Twins no longer a small-payroll team thanks to Target Field

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Minnesota has long been one of MLB’s most successful “small-market” or “small-payroll” teams, making the playoffs five times from 2002-2009 despite consistently ranking among the bottom third in money spent.

In their final two Metrodome seasons–2008 and 2009–the Twins won 87 and 88 games, made it to the postseason once and narrowly missed a second trip by losing a one-game playoff, and did so with payrolls of $57 million and $65 million that ranked 25th and 24th in MLB.

That all changed this season, as the Twins moved into Target Field and increased their payroll to $101 million, which ranked 10th in MLB and set a franchise record by over $25 million. And according to team president Dave St. Peter, thanks to better-than-expected revenue from the new ballpark the Twins are planning to up their payroll even further in 2011:

The payroll is going to go up. We don’t take it for granted. We’re all tremendously appreciative of the support but we also know we need to keep moving forward. We need to keep moving forward on the field, and frankly, we need to keep doing everything possible to make Target Field the best ballpark it can be.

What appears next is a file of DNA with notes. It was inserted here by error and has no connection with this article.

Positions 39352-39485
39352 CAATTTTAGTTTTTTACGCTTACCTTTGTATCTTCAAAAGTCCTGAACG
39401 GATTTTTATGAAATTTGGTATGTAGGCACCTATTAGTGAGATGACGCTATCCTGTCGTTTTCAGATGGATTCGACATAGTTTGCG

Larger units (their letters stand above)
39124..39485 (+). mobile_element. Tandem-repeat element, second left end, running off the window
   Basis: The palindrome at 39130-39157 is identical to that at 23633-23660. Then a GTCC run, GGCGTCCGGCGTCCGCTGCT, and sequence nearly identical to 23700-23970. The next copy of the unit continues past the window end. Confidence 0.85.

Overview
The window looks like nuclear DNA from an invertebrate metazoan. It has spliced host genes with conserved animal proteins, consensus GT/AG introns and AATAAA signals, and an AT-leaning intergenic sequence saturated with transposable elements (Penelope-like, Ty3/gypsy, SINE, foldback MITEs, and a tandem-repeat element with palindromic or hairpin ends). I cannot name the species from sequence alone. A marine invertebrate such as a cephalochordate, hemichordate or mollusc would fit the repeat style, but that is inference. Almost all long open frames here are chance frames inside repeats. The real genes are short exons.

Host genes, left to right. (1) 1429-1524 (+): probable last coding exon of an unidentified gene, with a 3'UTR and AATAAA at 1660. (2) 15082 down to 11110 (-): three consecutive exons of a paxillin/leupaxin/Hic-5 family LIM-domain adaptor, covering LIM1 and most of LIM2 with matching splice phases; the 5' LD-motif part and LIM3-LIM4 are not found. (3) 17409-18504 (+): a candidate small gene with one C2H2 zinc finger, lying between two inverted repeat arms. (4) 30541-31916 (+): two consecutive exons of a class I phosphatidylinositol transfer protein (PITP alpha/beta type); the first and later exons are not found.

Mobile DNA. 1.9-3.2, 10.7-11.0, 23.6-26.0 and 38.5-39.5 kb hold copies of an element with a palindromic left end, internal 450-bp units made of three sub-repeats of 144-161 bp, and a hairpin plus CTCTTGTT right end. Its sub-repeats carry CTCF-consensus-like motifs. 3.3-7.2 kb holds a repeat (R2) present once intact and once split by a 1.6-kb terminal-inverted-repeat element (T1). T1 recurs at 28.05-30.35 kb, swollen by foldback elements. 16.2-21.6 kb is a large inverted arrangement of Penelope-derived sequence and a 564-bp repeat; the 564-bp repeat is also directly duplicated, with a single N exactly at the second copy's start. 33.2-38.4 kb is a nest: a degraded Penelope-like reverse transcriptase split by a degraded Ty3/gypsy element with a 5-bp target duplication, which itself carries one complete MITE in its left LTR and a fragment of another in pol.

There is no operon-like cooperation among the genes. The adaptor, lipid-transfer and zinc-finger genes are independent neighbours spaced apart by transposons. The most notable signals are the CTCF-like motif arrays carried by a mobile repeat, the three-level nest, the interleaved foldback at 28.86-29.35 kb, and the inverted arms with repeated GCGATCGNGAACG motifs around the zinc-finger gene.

Joe Christensen of the Minneapolis Star Tribune notes that the players under team control for 2011 figure to cost about $105 million and the Twins also have plenty of holes to fill, so even another bump in payroll won’t suddenly give general manager Bill Smith and company much money to throw around. However, a bump to, say, $115 million would put them in some rarefied company, as only the Yankees, Red Sox, Cubs, Mets, Phillies, and Tigers had Opening Day payrolls that high in 2010.

Not only have the Twins ceased being one of the small-payroll teams, they’re on the verge of becoming one of the big-payroll teams. As a lifelong Twins fan that’s going to take some getting used to.

Red Sox want to trade Jackie Bradley Jr.

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Pete Abraham of the Boston Globe reports that the Red Sox are actively trying to trade outfielder Jackie Bradley Jr. In fact, the Mets were discussing such a trade with the Mets before they ultimately acquired Jake Marisnick from the Astros last week.

The Red Sox have made it no secret that they plan to reduce payroll. They’re currently above $218 million, about $10 million above the competitive balance tax threshold. Bradley is projected to earn $11.5 million in his third and final year of arbitration eligibility.

While Bradley continued to play above-average defense, his offense has left a bit to be desired. He has an aggregate adjusted OPS of 90 over the past three seasons (100 is average), matching his mark of 90 in 2019 specifically. Bradley hit .225/.317/.421 with 21 home runs, 62 RBI, and 69 runs scored in 567 plate appearances.

Since an acquiring team would likely be on the hook for most or all of Bradley’s salary, the Red Sox wouldn’t get much in return in a trade. With the Mets out of the picture, the Cubs and Diamondbacks are a couple of teams that could match up with the Red Sox on a trade involving Bradley.